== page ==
The CBD boom that has seen Switzerland become the CBD capital of Europe over the last year has now reached Austria, where next week the country’s very first CBD coffee shop will be opening.
Located in Graz, a medieval town in southern Austria, “Die Graslerei” is the brainchild of four young locals you have a passion for hemp. Following in the footsteps of neighbouring Switzerland – where there has been a huge surge in popularity of CBD-rich cannabis (or hemp as is called due to its low levels of psychoactive THC) – the coffee shop’s founders are hoping to capitalize on Europe’s burgeoning green-rush.
The coffee shop will sell cannabis flowers and hash that are 100% legal because all they contain less than 0.3% THC (the legal limit in Austria) and are from strains of so-called industrial hemp that are on an EU-approved list, making them completely legal to grow in the EU. Customers will be able to smoke their CBD hemp buds in the cafe while enjoying premium roasted coffee.
While it won’t get you ‘high’, the cannabis sold in the Graz coffee shop contains high levels of the active substance cannabidiol (CBD). Considered to be non-psychoactive, CBD has been shown to be anticonvulsant, anti-inflammatory, anxiolytic and anti-nausea.
Along with flowers, hash and other CBD-rich products, Die Graslerie will serve coffee, cakes and traditional cafe snacks. The Amsterdam-inspired CBD coffee shop follows similar openings in Switzerland, where less stringent rules allow for cannabis with up to 1% to be sold of any variety – not just EU-certified strains. The Swiss, therefore, are the leaders in this emerging CBD cannabis industry, with genetics that offer up to 25% CBD.
A number of other CBD shops have popped up in Austria’s biggest cities over the last year, with CBD-rich flowers selling very well to a population that has a long-running history with the cannabis plant. The CBD flowers in Austria can reach around 15% in CBD levels. This is due to the requirement of products to be from EU-certified hemp varieties, which are not typically very cannabinoid-rich.
Growers in the country are producing dense and aromatic flowers, however, almost indistinguishable from THC-rich cannabis, through expert cultivation methods usually used in the growing of illegal cannabis. With both indoor and outdoor strains available, the methods and techniques used for cultivation – as well as selectively-bred genetics – means the hemp coming out of Europe over the coming months and years is sure to improve somewhat.
Perhaps in the not-too-distant future, CBD-rich cannabis flowers and hash with low or nonexistent levels of THC will be prevalent throughout the EU. Maybe then the stigma surrounding cannabis and those who use it will crumble and people will see that there is much more to cannabis than getting ‘high’.
We at High & Polite believe that legal hemp buds are a great way for people to get their cannabinoids, which is w Canada has recently become the first country in the modern world to legalise and regulate cannabis for adult use.
And they won’t be the last.
The majority of states in America already have some form of legal cannabis, as do a number of European countries, including the UK from November 1st.
Not that many have legalised the recreational use of cannabis, however.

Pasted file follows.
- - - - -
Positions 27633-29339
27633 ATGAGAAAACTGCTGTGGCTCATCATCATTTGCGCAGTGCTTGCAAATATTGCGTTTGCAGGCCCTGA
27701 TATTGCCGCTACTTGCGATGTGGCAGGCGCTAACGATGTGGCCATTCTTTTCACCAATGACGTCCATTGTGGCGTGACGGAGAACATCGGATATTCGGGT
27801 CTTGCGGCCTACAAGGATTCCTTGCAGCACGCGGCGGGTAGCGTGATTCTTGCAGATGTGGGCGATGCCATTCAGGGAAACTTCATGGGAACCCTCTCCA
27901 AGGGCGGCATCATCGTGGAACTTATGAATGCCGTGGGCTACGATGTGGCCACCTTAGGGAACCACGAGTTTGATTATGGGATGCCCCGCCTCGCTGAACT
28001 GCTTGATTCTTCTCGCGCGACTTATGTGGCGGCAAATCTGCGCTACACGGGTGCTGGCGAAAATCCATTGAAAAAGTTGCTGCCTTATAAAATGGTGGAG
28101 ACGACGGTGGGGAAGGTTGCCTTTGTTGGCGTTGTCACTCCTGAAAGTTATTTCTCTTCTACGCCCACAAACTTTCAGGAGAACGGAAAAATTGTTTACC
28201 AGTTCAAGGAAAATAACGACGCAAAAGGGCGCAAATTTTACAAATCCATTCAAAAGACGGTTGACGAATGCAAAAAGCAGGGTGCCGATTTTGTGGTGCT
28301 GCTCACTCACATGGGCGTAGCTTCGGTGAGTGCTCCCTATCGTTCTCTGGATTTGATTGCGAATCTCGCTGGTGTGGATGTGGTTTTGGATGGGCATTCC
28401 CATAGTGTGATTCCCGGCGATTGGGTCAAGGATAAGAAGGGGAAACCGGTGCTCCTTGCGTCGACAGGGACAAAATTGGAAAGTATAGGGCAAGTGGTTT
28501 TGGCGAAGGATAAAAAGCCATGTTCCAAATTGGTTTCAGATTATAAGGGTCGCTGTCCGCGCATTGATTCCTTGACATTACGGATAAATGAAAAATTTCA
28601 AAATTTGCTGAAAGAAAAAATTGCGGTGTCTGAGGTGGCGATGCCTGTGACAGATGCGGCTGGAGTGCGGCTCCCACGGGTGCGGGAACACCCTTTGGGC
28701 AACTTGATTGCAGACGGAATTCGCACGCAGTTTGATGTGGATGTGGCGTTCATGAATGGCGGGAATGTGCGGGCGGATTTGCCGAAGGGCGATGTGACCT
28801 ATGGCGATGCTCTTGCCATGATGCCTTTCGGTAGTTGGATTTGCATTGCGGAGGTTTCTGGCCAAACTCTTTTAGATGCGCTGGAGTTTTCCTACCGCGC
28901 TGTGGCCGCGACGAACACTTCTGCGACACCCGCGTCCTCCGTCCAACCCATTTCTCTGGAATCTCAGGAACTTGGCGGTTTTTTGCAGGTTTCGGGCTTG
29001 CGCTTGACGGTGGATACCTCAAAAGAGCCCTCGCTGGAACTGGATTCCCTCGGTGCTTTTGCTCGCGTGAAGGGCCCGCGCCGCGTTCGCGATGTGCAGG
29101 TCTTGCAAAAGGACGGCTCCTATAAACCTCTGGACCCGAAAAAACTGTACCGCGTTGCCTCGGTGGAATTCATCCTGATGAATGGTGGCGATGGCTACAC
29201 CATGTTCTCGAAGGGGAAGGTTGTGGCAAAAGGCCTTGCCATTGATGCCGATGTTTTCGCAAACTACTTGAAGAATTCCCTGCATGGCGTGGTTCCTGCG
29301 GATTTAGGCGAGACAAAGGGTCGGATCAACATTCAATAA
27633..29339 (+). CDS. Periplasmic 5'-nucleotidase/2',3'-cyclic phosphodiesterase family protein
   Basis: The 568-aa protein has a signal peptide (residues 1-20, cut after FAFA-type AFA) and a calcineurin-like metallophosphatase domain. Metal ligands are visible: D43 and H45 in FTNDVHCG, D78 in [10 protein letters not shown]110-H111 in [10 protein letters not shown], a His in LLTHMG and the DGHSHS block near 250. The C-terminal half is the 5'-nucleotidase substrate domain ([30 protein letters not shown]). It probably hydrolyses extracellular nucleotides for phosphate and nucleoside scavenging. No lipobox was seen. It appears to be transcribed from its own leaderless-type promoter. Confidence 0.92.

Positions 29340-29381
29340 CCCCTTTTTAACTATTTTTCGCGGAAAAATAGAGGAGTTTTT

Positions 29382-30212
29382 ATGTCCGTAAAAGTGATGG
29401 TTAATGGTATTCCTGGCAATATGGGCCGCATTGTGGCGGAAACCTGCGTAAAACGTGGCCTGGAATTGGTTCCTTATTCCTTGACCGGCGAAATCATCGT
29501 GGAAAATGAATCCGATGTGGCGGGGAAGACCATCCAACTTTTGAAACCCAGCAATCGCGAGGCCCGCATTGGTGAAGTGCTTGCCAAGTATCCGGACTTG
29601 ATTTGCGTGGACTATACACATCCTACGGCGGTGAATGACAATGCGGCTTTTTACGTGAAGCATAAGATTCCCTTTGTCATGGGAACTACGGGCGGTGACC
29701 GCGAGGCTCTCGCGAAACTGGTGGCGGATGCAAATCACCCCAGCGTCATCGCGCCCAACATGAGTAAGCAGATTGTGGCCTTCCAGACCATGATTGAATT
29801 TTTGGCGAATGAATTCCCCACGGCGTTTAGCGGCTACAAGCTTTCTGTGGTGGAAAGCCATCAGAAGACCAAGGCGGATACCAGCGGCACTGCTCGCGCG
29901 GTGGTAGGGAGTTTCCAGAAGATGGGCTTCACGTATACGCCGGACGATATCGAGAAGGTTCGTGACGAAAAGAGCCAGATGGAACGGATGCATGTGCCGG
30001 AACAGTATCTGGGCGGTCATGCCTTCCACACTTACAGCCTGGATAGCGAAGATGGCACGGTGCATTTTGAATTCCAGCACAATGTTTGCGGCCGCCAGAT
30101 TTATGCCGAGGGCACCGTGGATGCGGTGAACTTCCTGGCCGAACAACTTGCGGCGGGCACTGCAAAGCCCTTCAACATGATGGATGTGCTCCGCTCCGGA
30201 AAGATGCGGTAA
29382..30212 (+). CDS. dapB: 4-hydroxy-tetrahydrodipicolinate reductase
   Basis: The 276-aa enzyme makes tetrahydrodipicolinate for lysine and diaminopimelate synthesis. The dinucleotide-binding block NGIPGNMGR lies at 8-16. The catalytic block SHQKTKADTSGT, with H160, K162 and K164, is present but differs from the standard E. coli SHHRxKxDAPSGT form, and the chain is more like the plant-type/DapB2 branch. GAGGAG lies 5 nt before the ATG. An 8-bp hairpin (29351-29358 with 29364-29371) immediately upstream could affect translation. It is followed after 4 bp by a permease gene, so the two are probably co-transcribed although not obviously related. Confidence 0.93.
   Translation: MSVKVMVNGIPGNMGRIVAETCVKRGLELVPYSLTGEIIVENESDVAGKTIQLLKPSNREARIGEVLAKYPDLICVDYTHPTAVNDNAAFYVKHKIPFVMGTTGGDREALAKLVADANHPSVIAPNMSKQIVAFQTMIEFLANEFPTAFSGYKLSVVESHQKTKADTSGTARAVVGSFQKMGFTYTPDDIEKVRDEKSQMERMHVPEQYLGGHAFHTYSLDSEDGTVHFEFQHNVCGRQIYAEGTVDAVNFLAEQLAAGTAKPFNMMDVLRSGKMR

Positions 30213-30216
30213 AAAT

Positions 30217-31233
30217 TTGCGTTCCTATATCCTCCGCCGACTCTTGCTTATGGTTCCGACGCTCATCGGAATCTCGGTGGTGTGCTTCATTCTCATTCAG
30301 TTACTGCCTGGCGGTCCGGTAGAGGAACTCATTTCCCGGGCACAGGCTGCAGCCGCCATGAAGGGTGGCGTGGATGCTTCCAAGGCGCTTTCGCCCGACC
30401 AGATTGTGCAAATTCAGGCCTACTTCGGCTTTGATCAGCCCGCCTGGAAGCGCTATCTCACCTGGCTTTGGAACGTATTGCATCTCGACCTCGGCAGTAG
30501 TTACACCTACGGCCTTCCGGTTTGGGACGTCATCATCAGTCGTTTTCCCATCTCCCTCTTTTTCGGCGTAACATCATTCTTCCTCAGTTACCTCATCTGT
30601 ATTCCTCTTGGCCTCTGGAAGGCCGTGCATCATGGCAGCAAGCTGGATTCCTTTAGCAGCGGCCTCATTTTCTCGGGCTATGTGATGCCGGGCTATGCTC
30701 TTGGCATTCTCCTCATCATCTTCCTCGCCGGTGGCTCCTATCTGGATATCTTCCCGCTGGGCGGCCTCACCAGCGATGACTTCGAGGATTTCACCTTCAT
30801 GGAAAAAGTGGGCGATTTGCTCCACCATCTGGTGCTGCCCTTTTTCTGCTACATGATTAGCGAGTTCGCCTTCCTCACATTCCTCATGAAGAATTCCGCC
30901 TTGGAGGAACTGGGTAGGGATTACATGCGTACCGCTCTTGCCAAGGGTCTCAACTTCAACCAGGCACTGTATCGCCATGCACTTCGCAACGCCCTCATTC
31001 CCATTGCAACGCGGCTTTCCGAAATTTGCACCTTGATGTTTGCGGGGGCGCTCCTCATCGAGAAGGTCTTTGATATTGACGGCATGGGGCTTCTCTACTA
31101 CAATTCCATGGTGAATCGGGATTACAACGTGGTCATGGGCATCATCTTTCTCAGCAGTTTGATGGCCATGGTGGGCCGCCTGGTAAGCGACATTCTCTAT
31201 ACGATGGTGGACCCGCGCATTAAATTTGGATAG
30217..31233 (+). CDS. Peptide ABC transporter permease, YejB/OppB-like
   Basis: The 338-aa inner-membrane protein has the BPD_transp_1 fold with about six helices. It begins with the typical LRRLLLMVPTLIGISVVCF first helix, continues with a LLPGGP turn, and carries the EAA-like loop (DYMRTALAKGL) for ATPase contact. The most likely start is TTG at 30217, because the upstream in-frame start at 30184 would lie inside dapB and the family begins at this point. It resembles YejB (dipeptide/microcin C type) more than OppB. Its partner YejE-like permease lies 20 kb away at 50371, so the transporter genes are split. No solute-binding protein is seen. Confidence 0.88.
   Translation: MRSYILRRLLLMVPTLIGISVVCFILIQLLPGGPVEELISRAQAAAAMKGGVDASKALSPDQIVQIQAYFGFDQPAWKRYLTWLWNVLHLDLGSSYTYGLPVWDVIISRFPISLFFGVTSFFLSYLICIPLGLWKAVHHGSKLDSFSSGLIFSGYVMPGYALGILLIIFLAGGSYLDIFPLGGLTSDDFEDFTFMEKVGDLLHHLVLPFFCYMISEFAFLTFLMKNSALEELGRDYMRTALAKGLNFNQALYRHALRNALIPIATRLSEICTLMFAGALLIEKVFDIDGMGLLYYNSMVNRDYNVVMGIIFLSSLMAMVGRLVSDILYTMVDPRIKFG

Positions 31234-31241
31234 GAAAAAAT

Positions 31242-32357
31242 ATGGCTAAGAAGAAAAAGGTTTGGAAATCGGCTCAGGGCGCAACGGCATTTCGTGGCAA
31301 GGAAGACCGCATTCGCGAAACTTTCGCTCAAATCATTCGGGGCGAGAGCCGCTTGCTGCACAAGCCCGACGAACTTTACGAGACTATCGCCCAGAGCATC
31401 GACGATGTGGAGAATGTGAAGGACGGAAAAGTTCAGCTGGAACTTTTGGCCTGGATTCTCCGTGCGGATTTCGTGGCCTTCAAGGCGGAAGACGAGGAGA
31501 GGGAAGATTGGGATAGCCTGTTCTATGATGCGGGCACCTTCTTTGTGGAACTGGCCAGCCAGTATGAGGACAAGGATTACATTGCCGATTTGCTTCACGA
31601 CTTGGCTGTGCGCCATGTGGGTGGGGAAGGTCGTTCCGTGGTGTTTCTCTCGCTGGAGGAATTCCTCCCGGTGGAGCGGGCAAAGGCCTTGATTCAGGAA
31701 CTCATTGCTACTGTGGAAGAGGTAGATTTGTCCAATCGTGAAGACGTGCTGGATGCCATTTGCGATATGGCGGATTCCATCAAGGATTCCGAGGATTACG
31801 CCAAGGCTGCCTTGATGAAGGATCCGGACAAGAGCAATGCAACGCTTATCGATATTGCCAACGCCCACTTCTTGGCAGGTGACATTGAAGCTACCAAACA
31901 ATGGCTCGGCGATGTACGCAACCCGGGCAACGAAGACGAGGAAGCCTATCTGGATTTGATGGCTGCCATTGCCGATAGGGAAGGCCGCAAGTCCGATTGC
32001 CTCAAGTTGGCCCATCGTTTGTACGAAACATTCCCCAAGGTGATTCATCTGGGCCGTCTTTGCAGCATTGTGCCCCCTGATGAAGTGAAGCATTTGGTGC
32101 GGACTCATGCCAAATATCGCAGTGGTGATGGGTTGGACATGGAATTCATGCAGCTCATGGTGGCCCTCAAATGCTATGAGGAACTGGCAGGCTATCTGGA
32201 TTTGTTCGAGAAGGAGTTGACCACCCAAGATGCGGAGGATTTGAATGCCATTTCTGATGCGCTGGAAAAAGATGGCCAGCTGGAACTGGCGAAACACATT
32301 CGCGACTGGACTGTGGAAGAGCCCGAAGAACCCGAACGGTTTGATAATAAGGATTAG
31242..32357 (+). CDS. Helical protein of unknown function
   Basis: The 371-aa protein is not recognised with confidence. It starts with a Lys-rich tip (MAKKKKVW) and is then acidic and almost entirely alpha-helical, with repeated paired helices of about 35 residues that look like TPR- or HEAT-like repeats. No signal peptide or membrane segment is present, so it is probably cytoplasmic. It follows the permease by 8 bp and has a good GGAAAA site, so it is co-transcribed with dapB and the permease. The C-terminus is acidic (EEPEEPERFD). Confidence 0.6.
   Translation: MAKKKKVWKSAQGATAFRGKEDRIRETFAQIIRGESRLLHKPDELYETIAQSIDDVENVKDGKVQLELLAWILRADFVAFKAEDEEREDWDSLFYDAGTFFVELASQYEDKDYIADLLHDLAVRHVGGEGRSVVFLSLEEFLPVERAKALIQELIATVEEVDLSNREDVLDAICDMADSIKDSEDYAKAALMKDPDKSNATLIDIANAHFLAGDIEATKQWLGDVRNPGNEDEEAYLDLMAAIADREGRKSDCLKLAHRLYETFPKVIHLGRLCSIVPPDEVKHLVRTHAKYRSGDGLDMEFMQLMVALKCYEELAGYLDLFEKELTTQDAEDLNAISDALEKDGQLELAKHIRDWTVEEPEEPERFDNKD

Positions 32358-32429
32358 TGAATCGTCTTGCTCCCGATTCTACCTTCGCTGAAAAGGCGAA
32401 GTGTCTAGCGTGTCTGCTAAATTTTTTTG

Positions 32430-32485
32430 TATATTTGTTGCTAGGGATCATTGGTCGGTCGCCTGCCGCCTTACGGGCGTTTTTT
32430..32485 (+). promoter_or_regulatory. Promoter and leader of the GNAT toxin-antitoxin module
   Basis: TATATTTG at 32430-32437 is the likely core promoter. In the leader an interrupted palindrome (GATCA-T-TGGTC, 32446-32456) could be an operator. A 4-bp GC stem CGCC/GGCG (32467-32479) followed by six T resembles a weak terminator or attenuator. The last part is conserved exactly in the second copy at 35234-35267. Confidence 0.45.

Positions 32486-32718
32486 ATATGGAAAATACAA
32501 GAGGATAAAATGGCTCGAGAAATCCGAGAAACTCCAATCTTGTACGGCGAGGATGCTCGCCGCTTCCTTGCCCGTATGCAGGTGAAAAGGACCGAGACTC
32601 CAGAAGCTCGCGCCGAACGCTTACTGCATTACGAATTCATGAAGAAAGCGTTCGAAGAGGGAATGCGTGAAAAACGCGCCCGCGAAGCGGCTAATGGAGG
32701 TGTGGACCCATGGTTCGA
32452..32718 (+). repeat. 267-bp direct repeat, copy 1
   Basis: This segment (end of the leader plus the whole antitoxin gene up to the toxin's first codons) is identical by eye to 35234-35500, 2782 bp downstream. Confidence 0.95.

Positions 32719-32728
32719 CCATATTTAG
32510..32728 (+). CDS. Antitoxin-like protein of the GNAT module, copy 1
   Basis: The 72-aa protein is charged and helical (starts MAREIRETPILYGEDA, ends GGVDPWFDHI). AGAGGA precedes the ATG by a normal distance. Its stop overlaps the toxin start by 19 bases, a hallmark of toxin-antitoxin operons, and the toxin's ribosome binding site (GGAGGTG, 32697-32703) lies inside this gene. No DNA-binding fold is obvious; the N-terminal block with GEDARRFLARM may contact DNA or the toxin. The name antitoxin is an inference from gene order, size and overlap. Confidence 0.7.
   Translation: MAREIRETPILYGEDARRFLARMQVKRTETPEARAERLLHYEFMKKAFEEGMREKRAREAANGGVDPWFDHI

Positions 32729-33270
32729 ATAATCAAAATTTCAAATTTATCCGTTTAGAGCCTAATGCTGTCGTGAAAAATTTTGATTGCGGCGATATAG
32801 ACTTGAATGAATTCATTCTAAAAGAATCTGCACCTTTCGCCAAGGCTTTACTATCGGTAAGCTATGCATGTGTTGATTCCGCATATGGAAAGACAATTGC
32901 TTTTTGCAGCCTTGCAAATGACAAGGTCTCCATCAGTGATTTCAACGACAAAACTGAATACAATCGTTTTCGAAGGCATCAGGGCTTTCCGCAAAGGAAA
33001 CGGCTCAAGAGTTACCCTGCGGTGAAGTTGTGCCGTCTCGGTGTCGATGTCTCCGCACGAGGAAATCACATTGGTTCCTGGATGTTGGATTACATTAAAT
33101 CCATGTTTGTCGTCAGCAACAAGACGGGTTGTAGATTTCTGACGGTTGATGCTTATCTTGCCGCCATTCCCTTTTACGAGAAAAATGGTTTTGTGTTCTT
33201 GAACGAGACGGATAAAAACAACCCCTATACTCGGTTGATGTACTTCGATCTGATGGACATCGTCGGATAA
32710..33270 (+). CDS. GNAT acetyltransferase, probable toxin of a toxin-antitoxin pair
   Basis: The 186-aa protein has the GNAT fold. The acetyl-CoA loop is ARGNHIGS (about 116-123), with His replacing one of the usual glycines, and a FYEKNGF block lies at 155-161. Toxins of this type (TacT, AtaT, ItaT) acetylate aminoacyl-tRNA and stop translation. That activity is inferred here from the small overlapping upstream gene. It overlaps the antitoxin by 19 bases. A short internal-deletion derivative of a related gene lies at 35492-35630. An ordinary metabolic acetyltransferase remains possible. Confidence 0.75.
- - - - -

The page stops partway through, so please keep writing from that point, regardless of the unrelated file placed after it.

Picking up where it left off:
Despite its slow start, many experts believe recreational cannabis will inevitably be legalised in most western countries, whether it’s in five years or 25.
Some optimists, however, are even betting on legal recreational weed in Europe within the next five years.
And we’re one of them. So here’s 5 countries we believe could become the first to legalise the recreational use of cannabis…
Spain already has a thriving quasi-legal cannabis club scene. Inhabitants can even grow plants at home for personal consumption provided they can’t be seen from outside. The Spanish political party Unidos Podemos has even prepared a law to regulate cannabis in Spain by 2019, should they come to power.
Spain’s southernly neighbours Portugal already have a lenient approach to drugs. The country broke the global trend by decriminalising personal quantities of all drugs back in 2001. It has been a huge success, cutting the country’s population of heroin addicts.
Portugal, which legalised medical cannabis this summer, would be an ideal place to grow cannabis. Thanks to its subtropical climate, mild winters and abundance of sunshine year-round, Portugal could become the California of Europe.
The Swiss have a long history with cannabis. It has been quite widely grown and smoked in the country for some decades and was even available to buy in hemp shops around the country.
Today, up to 10 grams has been decriminalised, CBD-rich cannabis with less than 1% THC is legal and very popular, and repeated plans for pilot cannabis club projects have gained traction in the courts.
Really? The UK? Stranger things have happened.
It was no less than three months ago that medical cannabis seemed years away. Now we’re days away from it being a reality. Things can move fast in the world of politics. And the potential profits from legal cannabis, which will be hard to ignore in the coming months, may help the cause.
Germany has one of the continent’s most established medical cannabis programs. They also have plans to increase domestic cultivation in 2019 in order to meet rapidly growing demand.
Germany’s also a forward-thinking country with a very liberal capital in Berlin.hy we have worked hard to bring the highest quality hemp flowers to UK market.